On May 29, 1776, a month before Jefferson and the Drafting Committee began preparing their declaration, the Rev. Samuel West preached a sermon that anticipated not only the language about a supreme judge and divine providence, but every theistic phrase in the Declaration. Rev. West was, like Langdon and Witherspoon, a political preacher who moved in high Calvinist circles. Graduated from Harvard in 1754, West was "distinguished in metaphysical speculations with the [Jonathan] Edwardses, father and son," and went on be a political pamphleteer, member of the Massachusetts constitutional convention and the Massachusetts ratifying convention. Also like Revs. Langdon and Witherspoon, West...pays homage to "the sacred Scriptures" and "our blessed Saviour."

Once again, in that election sermon, which was printed at Boston in 1776, we see the grateful acknowledgment of "the interpositions of Divine Providence" and "the dispensations of Providence towards this land." West marvels at "how wonderfully Providence has smiled upon"the colonies and caused them to unite against "the tyranny of Great Britain." And since "Divine Providence has placed us at so great a distance from Great Britain that we neither are nor can be properly represented in the British Parliament, it is a plain proof that the Deity designed that we should have the powers of legislation and taxation among ourselves." Turning to the New Testament for examples of due submission to what he calls "good government," West finds "our blessed Saviour directing the Jews to render to Caesar the things that were Caesar's . . . and the apostles . . . strongly enjoin[ing] upon Christians the duty of submission to that government under which Providence had placed them."

Elsewhere in West's sermon, the "Saviour" and"Providence" appear in the same sentence, which should once and for all disabuse us of the notion that "Providence" must be read as Enlightenment code for a less-than-biblical god. In fact it was common practice for "Awakened" pastors to use what would today be considered deistic language to refer to God. For example, Joseph Bellamy, a Connecticut New Light revivalist and associate of Jonathan Edwards frequently used phrases such as "the great Governor of the world," and "the supreme Governor of the world" in discourses like "True Religion Delineated".

Besides "Divine Providence," God appears in Rev. West's sermon in the robes (more or less) of a supreme judge of the world. He is "our supreme magistrate, who . . . will reward or punish [i.e. judge] us according as we obey or disobey," and "the Supreme Magistrate of the universe" under whom all earthly magistrates act. Coming closer still to the language of the Declaration, God is "the great Judge of quick and dead," and the good people of Massachusetts, having "made our appeal to Heaven . . . cannot doubt but that the Judge of all the earth will do right." Furthermore, Samuel West's god is the "Creator," the endower of rights, and author of the laws of nature, in addition to being "Divine Providence" and "the [Great] Judge of all the earth." In fact, the first four sentences of his election sermon refer to the following concepts: a Creator who endows mankind with certain affections; all men's happiness; self-evident truths; laws of nature; and a supreme magistrate who will judge the world.

Morrison further continues:

Samuel West's election sermon of May 1776, perhaps more than any single religio- political artifact of the revolutionary era, reveals the deep harmonies between the language of Reformed colonial Protestants and the theistic language employed in the Declaration. These harmonies are so striking (if we have ears to hear), that one is led to believe that those later references to the deity were inserted into the final draft to resonate with a large and peculiarly pious Calvinist audience. Indeed, as all of the preceding sermons and discourses suggest, the appeals to "the Supreme Judge of the World" and "the protection of divine Providence" in the last sentences of the Declaration would have struck Reformed Americans as simply good Calvinist faith in practice, and rallied their support for the cause of independence; which, in the event, they gave. It was in this way that the Second Continental Congress made strategic (though not necessarily impious) use of what can be called political theology in its Declaration of Independence.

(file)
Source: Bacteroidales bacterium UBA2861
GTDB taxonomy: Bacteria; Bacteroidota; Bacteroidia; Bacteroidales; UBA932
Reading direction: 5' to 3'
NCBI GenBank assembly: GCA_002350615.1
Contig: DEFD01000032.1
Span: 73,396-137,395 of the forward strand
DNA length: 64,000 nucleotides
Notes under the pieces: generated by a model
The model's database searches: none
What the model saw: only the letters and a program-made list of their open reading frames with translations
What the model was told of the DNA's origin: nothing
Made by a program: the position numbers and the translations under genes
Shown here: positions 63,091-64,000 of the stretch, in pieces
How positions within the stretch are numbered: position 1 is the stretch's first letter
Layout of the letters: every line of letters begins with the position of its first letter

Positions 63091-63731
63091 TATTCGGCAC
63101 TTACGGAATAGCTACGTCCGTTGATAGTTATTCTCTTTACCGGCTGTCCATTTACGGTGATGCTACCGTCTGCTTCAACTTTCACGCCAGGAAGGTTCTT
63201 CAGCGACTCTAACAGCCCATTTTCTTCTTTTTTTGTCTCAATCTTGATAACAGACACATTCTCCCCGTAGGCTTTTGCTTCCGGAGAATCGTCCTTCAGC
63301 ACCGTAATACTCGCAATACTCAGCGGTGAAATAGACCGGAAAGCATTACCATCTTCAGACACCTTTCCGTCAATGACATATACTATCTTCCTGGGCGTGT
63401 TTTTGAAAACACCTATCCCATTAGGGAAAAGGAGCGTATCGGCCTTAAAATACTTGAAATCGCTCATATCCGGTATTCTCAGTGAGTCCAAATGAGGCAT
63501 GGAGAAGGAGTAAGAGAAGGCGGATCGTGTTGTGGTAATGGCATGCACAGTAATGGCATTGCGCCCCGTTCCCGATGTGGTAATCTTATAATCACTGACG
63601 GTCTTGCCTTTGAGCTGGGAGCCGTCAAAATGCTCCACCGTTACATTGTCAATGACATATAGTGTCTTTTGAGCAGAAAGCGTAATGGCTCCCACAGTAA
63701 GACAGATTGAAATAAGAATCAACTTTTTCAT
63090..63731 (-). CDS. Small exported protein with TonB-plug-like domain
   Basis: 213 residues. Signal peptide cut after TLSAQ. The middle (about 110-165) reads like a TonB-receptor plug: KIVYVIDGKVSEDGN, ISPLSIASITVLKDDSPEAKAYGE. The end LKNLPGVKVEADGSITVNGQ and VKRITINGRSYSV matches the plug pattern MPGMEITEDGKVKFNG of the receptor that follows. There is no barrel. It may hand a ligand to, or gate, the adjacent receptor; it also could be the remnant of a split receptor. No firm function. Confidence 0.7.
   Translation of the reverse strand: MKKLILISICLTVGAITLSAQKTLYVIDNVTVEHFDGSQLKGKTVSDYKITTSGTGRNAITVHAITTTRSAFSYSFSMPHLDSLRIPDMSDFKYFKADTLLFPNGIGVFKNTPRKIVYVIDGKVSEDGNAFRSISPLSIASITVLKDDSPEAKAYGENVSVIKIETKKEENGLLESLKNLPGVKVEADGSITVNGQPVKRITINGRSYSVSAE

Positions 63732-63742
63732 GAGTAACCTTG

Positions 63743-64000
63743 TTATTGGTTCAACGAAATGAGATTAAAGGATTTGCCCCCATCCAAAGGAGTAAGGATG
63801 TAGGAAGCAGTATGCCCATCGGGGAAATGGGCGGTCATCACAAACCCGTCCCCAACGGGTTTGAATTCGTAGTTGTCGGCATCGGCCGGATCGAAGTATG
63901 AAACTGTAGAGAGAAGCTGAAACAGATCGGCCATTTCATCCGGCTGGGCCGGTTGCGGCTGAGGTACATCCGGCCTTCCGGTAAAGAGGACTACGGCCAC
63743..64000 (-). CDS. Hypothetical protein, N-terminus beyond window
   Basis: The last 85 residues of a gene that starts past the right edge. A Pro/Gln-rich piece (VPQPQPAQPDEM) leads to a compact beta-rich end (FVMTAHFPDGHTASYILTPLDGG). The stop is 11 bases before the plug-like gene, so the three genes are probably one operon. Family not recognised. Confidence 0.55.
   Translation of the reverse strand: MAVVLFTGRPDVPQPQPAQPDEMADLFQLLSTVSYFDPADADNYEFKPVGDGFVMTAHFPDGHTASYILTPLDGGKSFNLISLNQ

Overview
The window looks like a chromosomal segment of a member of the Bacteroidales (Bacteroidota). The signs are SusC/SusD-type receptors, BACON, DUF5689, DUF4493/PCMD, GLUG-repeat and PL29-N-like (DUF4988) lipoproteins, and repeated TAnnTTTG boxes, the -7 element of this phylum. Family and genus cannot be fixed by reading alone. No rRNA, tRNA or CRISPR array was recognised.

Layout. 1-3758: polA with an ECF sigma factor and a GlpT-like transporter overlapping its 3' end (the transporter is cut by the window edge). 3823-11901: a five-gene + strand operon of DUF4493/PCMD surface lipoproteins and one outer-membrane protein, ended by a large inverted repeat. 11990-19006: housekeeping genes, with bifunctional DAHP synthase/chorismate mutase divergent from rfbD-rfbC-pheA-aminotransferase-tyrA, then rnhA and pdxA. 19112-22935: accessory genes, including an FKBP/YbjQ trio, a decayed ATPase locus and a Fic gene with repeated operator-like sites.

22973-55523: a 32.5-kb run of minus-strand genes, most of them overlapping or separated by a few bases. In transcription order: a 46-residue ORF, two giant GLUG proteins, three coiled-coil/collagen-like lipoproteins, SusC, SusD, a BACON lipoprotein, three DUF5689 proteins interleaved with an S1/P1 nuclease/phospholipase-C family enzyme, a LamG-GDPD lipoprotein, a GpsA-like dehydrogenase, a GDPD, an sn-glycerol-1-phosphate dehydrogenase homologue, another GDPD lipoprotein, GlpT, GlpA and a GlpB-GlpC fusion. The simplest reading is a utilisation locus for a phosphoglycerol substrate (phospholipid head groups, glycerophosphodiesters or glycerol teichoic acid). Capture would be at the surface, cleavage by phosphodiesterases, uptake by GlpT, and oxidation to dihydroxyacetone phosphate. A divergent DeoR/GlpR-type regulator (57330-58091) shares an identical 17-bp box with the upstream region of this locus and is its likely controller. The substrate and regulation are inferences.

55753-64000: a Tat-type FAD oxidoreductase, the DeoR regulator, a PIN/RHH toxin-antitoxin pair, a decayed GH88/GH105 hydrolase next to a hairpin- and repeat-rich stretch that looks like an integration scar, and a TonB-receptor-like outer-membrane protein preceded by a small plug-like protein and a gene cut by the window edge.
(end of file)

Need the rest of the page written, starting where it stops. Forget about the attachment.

I could not have said it better myself. Belief or non-belief in the trinity, virgin birth, original sin, etc. might keep one out of heaven. Such, however, did not matter to the "Big Tent of Diverse Interests" that was America.

I again stress that the Declaration of Independence had to have been compatible with "Interposition" in order not to lose the people who cared about what God thought and wanted the protection of "Divine Providence" in their quest for liberty.

The American Founding, at its heart, invoked a Christian ecumenicism. They embraced John Locke -- a man whose Christology remains a mystery and whom the orthodox Trintiarians and heterodox unitarians both followed -- and his teachings on, among other things, religious toleration and political liberty.

The Declaration of Independence, as a document of political theology articulated a Lockean "rational Christianity" around which Calvinists, Arminians, unitarians and deistically minded Christians could rally.


King of Ireland said...

My sincere thanks to Jon Rowe for his editing and counsel on how to get my point across the most clear and simple way. John and I are starting to sound a lot alike! We may not agree on all of this but I think we have found a lot of common ground through dialogue. That is a testament to this blog. The two things they say not to discuss in public, religion and politics, are discussed here with civility and respect on a daily bases. Thanks to all who participate. I have been involved in a lot in my life. Some good some bad. Participating in learning about all this with you is close to the top of the list of the better choices I have made.

Tom Van Dyke said...

Knowing and befriending Jonathan Rowe has been among my bst choices in life as well.

Dunno if it was a choice as much as a gift. Providence, mebbe, which is sort of a cross between the two.

Jonathan Rowe said...

Many thanks to you both and Merry Christmas.